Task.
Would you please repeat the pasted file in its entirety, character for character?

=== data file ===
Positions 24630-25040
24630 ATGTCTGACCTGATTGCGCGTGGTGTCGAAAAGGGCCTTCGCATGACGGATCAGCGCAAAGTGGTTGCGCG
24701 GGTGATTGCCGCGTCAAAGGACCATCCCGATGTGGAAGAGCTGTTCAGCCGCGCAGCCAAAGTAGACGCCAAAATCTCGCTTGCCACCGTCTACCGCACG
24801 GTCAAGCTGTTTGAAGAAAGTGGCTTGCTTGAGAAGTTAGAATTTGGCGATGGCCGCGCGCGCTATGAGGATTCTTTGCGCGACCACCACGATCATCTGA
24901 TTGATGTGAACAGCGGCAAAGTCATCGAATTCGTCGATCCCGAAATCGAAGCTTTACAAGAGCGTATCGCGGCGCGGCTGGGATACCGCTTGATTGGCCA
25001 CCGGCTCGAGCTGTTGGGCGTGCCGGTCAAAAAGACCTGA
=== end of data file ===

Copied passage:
Positions 24630-25040
24630 ATGTCTGACCTGATTGCGCGTGGTGTCGAAAAGGGCCTTCGCATGACGGATCAGCGCAAAGTGGTTGCGCG
24701 GGTGATTGCCGCGTCAAAGGACCATCCCGATGTGGAAGAGCTGTTCAGCCGCGCAGCCAAAGTAGACGCCAAAATCTCGCTTGCCACCGTCTACCGCACG
24801 GTCAAGCTGTTTGAAGAAAGTGGCTTGCTTGAGAAGTTAGAATTTGGCGATGGCCGCGCGCGCTATGAGGATTCTTTGCGCGACCACCACGATCATCTGA
24901 TTGATGTGAACAGCGGCAAAGTCATCGAATTCGTCGATCCCGAAATCGAAGCTTTACAAGAGCGTATCGCGGCGCGGCTGGGATACCGCTTGATTGGCCA
25001 CCGGCTCGAGCTGTTGGGCGTGCCGGTCAAAAAGACCTGA